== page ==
Now THIS is interesting. Thom Yorke is about to release a new solo album, Tomorrow’s Modern Boxes, and he’ll be using BitTorrent as the distribution mechanism.
The launch announcement just came out this afternoon, co-signed by Yorke and musician/producer Nigel Godrich. The album is already available – check this post on Radiohead’s site – with the free download including an MP3 and video for the track A Brain In A Bottle.
Fans can then pay $6 (£3.68) to unlock all eight tracks, although there’s also a £30 deluxe vinyl edition being sold from the W.A.S.T.E. online store. Fans can pay for the download using a credit card or PayPal.
“As an experiment we are using a new version of BitTorrent to distribute a new Thom Yorke record. The new Torrent files have a pay gate to access a bundle of files.. The files can be anything, but in this case is an ‘album’,” it explains.
“It’s an experiment to see if the mechanics of the system are something that the general public can get its head around … If it works well it could be an effective way of handing some control of internet commerce back to people who are creating the work. Enabling those people who make either music, video or any other kind of digital content to sell it themselves. Bypassing the self elected gate-keepers.”
This, of course, refers to Yorke and Godrich’s high-profile criticism of Spotify and other digital music services in the past. Yorke expanded on the “gatekeepers” idea in his famous “last desperate fart of a dying corpse” interview with Mexican site Sopitas in October last year:
“I feel like as musicians we need to fight the Spotify thing,” he said. “And then all these fuckers get in the way, like Spotify suddenly trying to become the gatekeepers to the whole process. We don’t need you to do it. No artists needs you to do it. We can build the shit ourselves, so fuck off.”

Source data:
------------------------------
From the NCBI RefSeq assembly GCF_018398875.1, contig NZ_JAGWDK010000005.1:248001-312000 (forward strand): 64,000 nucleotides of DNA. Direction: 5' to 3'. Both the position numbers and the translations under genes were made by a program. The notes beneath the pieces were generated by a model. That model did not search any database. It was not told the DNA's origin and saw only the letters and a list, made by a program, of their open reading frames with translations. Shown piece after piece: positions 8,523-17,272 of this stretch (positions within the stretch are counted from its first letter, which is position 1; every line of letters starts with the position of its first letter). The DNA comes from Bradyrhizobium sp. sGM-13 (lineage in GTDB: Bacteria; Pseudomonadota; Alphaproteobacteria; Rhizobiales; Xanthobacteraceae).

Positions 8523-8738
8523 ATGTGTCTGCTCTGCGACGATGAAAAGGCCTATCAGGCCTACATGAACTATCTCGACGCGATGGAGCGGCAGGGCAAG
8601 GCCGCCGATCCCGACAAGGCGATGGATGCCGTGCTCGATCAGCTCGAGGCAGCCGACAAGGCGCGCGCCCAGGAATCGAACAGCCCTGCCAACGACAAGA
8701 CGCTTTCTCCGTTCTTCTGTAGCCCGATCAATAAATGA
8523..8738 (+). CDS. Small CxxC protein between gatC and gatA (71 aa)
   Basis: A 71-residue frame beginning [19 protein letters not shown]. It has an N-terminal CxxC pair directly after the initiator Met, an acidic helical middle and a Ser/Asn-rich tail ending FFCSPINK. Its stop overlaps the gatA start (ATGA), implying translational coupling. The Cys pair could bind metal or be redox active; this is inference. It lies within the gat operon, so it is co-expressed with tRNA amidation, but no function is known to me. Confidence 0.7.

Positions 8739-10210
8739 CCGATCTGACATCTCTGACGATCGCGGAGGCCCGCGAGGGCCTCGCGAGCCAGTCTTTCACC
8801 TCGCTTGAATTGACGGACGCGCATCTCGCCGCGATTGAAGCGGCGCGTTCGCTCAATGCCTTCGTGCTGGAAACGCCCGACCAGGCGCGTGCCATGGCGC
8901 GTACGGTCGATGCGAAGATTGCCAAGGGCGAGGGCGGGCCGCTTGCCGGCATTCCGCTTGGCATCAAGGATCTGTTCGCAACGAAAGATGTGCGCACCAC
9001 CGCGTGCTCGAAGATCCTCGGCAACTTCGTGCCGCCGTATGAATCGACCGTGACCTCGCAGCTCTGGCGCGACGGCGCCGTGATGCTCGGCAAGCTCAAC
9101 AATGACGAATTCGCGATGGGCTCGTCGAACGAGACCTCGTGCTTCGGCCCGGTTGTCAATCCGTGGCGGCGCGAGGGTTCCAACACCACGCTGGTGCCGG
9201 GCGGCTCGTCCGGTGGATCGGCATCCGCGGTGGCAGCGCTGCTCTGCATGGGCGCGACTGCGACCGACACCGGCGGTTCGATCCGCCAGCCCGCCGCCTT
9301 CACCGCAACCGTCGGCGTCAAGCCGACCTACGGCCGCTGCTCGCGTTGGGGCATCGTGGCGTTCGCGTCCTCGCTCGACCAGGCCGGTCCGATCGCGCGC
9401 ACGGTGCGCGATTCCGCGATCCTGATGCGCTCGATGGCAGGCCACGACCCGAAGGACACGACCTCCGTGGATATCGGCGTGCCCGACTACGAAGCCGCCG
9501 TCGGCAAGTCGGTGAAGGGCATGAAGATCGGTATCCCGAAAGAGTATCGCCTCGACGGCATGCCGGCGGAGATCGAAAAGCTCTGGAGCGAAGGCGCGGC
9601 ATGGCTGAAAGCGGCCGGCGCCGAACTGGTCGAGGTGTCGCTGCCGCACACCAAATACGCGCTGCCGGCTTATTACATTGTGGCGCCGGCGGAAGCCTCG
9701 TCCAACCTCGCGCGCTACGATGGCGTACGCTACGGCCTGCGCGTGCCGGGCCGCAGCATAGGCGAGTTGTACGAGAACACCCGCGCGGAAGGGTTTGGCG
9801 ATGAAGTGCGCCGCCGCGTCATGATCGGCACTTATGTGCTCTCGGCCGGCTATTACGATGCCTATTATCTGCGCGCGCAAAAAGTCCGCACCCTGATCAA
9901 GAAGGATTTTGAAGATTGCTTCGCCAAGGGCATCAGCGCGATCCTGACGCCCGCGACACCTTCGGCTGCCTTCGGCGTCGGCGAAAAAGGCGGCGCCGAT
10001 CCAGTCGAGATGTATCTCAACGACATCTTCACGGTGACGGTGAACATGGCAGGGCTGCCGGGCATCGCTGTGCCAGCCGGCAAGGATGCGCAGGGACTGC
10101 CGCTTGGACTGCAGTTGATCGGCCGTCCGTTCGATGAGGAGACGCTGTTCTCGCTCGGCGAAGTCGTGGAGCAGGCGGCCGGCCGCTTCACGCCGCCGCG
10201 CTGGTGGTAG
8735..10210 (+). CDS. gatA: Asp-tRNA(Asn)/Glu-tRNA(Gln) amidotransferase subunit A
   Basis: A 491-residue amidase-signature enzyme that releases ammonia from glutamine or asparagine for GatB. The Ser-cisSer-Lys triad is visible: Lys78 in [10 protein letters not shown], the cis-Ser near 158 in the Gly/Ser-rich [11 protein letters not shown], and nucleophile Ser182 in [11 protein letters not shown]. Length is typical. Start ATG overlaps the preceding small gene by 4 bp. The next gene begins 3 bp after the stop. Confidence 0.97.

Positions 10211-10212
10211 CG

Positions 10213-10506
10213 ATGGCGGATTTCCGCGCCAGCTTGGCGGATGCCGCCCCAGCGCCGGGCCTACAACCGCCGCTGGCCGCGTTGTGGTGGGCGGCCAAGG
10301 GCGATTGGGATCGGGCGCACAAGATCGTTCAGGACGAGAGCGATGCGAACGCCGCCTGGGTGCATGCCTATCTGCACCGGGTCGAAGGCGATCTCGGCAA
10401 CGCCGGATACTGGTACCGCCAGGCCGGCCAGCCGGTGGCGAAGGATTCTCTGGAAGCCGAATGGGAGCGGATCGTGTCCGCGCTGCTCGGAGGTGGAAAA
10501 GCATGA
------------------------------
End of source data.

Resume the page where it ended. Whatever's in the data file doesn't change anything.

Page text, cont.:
(Watch that download count: it’ll be a fascinating guide to how popular this method of distribution (well, and this particular album) has been.)
BitTorrent has been working with artists to distribute their music, videos and other content using its “bundles” initiative since 2012, when Death Grips, Counting Crows and other artists tried it out, fuelling what BitTorrent claimed was 124m legal downloads over its filesharing network in 2012.
In May 2013, the initiative went ‘alpha’ and was used by the likes of Kaskade, Public Enemy, Pixies, De La Soul, Cassius and Moby – the latter’s bundle was downloaded 8.9m times in 2013, with BitTorrent saying this June that total bundle downloads and streams had reached 100m.
For most of its history, BitTorrent bundles have involved fans entering their email address to unlock any extra content. But this year, BitTorrent also introduced the pay gates feature that Yorke is using. It seems the technology struck a chord with Yorke and Godrich:
“If it works anyone can do this exactly as we have done. The torrent mechanism does not require any server uploading or hosting costs or ‘cloud’ malarkey. It’s a self-contained embeddable shop front,” they said in today’s announcement.
“The network not only carries the traffic, it also hosts the file. The file is in the network. Oh yes and it’s called Tomorrow’s Modern Boxes.”
One talking point: fans who want to download the bundle who don’t already have a torrent client on their PC or Mac will be promoted to download and install BitTorrent’s software. Encouraging fans to install software that can *also* be used for piracy will spark debate, we suspect – even though BitTorrent has been very clear in its desire to be seen as a neutral technology.
Yorke is having quite a year in terms of debuting new music in interesting ways: earlier this month, Radiohead released some new songs through their PolyFauna iOS and Android app.